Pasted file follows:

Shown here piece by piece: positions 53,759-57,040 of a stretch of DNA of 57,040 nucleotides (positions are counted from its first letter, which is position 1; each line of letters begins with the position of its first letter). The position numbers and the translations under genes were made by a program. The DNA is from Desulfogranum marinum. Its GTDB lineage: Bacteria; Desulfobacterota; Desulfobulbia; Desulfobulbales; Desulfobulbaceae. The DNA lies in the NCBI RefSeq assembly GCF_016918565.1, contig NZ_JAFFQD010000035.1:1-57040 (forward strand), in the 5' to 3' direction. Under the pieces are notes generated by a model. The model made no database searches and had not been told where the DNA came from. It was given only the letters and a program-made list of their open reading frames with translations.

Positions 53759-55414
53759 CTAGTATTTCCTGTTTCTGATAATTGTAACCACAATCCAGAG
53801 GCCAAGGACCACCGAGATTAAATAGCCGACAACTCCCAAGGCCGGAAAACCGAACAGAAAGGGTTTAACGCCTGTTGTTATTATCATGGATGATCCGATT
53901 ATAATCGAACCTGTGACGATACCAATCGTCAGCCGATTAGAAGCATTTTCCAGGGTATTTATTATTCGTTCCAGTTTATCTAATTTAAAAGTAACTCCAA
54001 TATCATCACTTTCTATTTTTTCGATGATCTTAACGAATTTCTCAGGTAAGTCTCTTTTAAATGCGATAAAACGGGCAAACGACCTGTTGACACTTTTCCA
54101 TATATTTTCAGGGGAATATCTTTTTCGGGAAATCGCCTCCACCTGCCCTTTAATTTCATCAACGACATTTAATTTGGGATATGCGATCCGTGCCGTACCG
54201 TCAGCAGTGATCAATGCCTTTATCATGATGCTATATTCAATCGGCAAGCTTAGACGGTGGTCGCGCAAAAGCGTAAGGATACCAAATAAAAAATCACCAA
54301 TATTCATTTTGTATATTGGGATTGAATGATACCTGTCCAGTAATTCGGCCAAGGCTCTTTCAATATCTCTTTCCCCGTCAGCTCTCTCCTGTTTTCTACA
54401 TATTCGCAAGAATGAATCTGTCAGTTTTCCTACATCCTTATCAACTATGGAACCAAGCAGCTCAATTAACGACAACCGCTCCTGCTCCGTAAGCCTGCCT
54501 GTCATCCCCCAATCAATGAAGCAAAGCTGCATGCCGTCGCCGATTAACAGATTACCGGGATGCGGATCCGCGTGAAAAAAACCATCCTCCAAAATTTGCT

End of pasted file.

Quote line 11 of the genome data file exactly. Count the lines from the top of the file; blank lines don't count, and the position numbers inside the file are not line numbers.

54501 GTCATCCCCCAATCAATGAAGCAAAGCTGCATGCCGTCGCCGATTAACAGATTACCGGGATGCGGATCCGCGTGAAAAAAACCATCCTCCAAAATTTGCT